Background and study aims: The narrow band imaging (NBI) system consists of a sequential electronic endoscope system and a source of light equipped with new narrow band filters, yielding very clear images of microvessels on mucosal surfaces. The aim of this prospective study was to measure the correlation between the magnified images obtained with the NBI system and the histological findings, especially with regard to the vascular pattern. In addition, three-dimensional images of microvessels were reconstructed using a laser scanning microscope.
Patients and methods: Between July 2001 and August 2003, 165 patients with depressed-type early gastric cancer lesions were enrolled in the study. The lesions were carefully observed with magnification using the NBI system. The images, the pathological characteristics of the lesions, and three-dimensionally reconstructed images of the microvascular networks in biopsied specimens were carefully analyzed. The microvascular patterns were classified into three groups: A, fine network; B, corkscrew; and C, unclassified pattern. The endoscopic images were compared with the histological findings.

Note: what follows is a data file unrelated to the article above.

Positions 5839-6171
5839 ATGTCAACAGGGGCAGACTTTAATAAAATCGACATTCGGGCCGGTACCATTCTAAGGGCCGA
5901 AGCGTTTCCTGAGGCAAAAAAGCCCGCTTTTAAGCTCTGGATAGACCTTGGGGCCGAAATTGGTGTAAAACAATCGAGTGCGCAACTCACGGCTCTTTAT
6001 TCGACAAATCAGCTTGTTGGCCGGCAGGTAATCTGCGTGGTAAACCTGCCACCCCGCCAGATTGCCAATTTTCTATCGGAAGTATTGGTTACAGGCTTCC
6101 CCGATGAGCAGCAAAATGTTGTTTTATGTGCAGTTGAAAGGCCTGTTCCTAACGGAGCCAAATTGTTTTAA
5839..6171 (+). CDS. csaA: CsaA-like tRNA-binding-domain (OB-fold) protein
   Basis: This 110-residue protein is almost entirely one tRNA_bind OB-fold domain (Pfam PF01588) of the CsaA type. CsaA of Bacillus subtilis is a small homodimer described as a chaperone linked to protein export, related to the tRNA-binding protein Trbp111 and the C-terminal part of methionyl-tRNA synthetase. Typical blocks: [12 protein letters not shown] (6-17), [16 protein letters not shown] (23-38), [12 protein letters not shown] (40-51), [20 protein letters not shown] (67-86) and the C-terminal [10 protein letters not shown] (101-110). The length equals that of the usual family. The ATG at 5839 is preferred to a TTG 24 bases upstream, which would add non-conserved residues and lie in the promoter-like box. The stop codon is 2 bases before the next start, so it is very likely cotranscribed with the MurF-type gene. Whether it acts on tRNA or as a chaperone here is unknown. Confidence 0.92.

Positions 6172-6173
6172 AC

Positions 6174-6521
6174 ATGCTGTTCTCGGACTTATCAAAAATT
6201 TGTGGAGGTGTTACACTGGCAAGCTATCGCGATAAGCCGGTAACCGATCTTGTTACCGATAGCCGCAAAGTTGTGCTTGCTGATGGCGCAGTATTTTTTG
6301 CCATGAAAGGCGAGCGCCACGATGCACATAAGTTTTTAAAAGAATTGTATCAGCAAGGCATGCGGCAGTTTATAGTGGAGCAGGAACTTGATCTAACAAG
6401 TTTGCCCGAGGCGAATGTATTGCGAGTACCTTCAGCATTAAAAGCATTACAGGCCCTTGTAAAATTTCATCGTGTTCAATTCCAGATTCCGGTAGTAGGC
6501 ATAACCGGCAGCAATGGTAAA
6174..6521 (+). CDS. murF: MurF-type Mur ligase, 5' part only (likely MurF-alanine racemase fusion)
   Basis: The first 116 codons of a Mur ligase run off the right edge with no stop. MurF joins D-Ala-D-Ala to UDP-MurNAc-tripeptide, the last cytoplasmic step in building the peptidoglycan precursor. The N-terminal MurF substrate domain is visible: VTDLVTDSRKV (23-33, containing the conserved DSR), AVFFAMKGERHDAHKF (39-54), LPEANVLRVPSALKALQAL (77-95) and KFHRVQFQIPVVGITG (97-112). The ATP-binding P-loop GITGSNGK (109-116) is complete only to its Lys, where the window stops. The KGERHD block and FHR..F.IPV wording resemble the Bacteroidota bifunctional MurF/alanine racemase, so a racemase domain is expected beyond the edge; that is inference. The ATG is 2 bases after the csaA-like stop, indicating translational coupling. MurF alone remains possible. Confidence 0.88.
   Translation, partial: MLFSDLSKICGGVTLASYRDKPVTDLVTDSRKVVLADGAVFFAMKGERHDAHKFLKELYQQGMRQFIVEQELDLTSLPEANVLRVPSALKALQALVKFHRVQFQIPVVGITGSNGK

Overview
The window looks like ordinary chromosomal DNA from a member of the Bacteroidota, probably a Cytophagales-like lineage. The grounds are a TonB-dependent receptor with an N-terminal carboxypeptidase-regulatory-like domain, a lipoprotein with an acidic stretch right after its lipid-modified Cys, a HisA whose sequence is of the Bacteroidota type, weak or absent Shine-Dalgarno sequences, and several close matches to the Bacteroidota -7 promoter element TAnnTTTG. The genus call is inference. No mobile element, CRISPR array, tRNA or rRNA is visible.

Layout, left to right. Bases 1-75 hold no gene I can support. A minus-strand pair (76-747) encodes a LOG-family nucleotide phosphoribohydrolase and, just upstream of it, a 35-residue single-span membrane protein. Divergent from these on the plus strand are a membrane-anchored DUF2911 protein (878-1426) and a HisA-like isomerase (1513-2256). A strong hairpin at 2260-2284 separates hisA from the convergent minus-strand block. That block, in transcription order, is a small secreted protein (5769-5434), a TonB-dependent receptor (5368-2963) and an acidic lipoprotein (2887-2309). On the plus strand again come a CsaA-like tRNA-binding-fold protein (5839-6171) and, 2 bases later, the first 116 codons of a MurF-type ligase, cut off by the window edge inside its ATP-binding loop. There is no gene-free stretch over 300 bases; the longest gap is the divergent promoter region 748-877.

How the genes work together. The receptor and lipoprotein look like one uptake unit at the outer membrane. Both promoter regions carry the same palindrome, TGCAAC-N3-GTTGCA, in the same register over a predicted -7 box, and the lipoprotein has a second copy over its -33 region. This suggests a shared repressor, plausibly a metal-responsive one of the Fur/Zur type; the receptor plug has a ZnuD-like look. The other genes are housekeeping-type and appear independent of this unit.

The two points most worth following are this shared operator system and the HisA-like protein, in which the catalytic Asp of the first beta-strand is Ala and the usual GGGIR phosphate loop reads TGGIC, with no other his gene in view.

Results: Of the three types of filter available for use with the NBI system, microvascular formation was best enhanced in B mode images produced using short wavelengths, which focus on the superficial mucosal layer. Among 109 cases of differentiated adenocarcinoma, the group A microvascular pattern was observed in 72 cases (66.1 %). Among 56 cases of undifferentiated adenocarcinoma, the group B pattern was observed in 48 cases (85.7 %; P = 0.0011) The microvascular structure observed using the NBI system corresponded with the superficial mucosal layer in the three-dimensional images obtained using laser scanning microscopy and the resected specimens.
Conclusions: Magnifying endoscopy performed in combination with the NBI system is not sufficient to replace conventional histology, but is capable of predicting the histological characteristics of gastric cancer lesions.